Credits: JEROLD LEBLANC PHOTO/WETASKIWIN TIMES/QMI AGENCY
OTTAWA — It seems Prime Minister Stephen Harper and aboriginal demonstrators remain at a stalemate after weeks of blockades, protests and a high-profile hunger strike in Ottawa.
Aboriginal protesters, who have participated in a number of protests and blockades across the country, want the federal government and the Crown to discuss treaty implementation and a variety of problems plaguing First Nations communities including a lack of safe drinking water, housing problems, educational gaps and violence against Indigenous women.
Former auditor general Sheila Fraser also referenced some of the "unacceptable" conditions in First Nations communities before she left her decade-long post as federal fiscal watchdog in 2011.
Harper's office, however, has not updated a statement on the call for treaty talks since Dec. 20 and there has been no suggestion a meeting with First Nations is in the cards.
Harper agreed to a historic Crown-First Nation gathering in Ottawa in January 2012, but aboriginal leaders have hammered the rate of progress since this one-day session.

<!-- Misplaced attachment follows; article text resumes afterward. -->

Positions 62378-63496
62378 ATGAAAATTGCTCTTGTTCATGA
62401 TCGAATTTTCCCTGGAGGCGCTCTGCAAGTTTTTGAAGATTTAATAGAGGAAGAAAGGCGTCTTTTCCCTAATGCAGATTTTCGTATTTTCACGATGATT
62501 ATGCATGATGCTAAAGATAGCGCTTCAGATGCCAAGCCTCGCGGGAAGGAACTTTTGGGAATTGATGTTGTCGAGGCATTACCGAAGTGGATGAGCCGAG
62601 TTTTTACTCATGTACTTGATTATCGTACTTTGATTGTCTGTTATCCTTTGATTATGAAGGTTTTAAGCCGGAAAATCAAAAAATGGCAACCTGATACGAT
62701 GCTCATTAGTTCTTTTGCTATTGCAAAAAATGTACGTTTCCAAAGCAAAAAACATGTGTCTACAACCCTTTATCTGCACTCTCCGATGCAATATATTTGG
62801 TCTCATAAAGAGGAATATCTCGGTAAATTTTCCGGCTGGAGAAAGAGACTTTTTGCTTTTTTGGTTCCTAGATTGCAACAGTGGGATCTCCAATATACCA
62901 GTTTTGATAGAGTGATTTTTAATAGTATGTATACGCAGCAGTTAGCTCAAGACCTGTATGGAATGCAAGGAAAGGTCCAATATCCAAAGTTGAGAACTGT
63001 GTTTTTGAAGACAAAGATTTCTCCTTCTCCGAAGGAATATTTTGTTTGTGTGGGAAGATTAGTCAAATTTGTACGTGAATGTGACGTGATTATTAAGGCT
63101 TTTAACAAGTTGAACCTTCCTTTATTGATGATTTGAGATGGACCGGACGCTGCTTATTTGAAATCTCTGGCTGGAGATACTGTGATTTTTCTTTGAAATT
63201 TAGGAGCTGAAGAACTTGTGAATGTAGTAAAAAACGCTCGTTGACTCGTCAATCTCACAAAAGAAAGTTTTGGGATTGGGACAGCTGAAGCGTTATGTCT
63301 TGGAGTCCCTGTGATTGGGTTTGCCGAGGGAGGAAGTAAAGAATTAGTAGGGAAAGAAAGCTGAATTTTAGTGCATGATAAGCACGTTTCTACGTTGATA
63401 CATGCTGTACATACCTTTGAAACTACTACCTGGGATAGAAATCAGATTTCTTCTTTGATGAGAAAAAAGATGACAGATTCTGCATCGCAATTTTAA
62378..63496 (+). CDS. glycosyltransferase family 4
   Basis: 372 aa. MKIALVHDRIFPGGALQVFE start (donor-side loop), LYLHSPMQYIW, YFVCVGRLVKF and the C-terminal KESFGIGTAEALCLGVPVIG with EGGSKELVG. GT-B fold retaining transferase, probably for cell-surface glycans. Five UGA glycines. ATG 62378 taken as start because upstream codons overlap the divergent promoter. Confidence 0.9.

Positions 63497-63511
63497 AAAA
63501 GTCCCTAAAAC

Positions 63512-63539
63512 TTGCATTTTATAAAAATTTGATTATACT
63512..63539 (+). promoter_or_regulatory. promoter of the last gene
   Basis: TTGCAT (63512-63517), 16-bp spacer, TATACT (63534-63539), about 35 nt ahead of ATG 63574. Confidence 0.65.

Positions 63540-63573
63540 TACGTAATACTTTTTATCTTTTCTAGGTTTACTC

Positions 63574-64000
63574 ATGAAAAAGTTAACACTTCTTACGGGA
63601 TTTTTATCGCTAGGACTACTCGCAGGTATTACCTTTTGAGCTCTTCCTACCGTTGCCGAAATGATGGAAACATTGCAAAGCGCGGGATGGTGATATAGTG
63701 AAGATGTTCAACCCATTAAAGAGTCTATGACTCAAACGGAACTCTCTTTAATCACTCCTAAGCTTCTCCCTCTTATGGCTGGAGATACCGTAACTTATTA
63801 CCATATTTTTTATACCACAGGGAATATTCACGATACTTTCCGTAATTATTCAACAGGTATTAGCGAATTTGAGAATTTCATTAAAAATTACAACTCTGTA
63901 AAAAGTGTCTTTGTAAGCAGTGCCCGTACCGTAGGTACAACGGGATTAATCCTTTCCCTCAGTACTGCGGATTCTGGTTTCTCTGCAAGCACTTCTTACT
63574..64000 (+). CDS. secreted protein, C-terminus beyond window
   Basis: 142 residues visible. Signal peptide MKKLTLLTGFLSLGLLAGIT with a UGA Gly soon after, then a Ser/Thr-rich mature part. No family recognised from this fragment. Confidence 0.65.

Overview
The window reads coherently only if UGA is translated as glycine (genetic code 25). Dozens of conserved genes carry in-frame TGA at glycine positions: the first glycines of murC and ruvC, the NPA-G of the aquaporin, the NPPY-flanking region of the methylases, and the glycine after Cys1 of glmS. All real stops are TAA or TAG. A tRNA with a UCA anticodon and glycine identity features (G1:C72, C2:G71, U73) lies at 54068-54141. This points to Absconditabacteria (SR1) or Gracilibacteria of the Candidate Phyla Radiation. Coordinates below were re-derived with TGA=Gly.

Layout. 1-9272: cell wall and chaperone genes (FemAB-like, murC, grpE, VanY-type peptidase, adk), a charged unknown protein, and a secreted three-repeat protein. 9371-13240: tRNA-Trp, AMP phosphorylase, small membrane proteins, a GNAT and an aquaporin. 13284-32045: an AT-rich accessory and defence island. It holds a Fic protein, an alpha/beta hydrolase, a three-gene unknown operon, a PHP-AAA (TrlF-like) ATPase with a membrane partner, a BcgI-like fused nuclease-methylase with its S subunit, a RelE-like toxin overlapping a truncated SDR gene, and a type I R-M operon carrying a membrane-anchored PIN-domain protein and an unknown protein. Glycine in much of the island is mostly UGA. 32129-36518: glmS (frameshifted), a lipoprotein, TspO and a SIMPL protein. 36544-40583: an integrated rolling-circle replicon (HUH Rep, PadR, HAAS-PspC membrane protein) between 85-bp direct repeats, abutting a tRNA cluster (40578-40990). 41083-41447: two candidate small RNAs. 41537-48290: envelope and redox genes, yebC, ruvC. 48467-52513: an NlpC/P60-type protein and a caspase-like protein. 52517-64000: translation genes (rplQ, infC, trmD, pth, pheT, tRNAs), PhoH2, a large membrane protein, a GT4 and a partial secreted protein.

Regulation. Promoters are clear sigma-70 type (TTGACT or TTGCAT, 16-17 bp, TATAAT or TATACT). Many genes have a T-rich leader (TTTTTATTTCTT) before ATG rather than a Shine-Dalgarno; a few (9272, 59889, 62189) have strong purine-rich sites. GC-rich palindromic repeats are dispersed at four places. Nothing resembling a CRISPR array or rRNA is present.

Aboriginal Affairs Minister John Duncan was not available for an interview requested on Monday but a spokesman called for a halt of recent railway blockades.
First Nations protesters have blocked the CN railway near Sarnia, Ont., and Vancouver, and Mohawks blocked a rail line between Toronto and Montreal on Sunday.
"We urge an end to illegal blockades and expect the protesters to respect the law," Duncan's spokesman Jason MacDonald said in an e-mail exchange.
MacDonald also referenced a numbers of projects the feds have funded in an effort to boost conditions in First Nations communities.
Duncan has offered to meet a hunger-striking Ontario chief in Ottawa but that has been repeatedly rejected.
Duncan and Attawapiskat First Nation Chief Theresa Spence have long-standing issues stemming back to a high-profile housing crisis in the community that made international headlines last winter.
For the last 21 days, Spence has been eating fish soup and has been camped out at Victoria Island in Ottawa in a bid to get the feds to talk to First Nations about growing concerns.
Spence's efforts were ignited by the recent passage of the government's second omnibus budget bill and has the support of a growing grassroots aboriginal movement called "Idle No More."
First Nations leaders have heavily criticized the passage of Bill C-45, which revokes federal environmental protections, including measures applying to lakes and rivers in the Navigable Waters Protection Act.